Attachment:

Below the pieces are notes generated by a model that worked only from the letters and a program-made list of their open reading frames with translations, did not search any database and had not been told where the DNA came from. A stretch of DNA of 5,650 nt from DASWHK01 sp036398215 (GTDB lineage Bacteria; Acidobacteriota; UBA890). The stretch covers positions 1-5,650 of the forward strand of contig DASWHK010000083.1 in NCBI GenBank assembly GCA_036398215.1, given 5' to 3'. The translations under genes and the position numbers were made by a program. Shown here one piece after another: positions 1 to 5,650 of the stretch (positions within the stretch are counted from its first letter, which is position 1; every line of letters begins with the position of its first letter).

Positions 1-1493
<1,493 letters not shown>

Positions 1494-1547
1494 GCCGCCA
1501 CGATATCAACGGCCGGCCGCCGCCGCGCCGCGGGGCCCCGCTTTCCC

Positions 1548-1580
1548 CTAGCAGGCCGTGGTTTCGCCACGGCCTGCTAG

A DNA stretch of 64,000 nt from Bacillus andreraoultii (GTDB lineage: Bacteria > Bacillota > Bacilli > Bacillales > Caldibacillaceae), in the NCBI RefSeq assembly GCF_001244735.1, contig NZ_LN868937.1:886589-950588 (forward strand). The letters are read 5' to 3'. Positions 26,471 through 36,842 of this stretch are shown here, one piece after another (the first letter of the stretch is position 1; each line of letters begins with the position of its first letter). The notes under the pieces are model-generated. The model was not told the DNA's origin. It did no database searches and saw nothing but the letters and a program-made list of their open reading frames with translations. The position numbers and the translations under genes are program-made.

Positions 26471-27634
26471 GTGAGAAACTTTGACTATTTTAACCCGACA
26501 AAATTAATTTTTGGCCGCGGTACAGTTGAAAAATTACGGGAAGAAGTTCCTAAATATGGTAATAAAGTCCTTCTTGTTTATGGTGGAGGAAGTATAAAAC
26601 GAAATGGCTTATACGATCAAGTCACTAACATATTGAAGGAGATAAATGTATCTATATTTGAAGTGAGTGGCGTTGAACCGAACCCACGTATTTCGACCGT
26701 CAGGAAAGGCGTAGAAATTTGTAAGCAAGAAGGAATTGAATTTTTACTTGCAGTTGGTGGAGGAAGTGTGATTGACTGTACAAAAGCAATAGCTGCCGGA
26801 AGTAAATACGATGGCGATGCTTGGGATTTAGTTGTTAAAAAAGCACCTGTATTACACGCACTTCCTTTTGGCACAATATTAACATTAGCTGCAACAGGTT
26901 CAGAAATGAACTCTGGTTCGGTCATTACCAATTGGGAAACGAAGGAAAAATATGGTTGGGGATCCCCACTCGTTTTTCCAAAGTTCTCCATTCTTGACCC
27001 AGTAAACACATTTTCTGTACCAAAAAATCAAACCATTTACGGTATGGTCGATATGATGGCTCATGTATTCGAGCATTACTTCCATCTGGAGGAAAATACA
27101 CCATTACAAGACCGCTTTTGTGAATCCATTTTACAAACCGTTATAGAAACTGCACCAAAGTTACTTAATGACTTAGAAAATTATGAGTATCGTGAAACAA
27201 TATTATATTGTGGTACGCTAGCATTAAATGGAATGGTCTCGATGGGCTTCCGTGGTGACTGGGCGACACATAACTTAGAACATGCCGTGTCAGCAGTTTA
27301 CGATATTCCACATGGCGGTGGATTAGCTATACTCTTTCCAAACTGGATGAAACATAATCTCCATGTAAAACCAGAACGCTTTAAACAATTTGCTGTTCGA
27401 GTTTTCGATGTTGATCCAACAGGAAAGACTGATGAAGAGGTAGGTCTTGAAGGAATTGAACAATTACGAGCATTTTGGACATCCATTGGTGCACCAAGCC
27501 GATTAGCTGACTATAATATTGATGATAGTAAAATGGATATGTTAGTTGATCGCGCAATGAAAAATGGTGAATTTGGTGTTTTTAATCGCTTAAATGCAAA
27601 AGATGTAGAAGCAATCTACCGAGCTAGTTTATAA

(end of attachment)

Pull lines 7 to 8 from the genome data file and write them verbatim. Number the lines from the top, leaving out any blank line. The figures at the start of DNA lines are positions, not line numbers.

Positions 1548-1580
1548 CTAGCAGGCCGTGGTTTCGCCACGGCCTGCTAG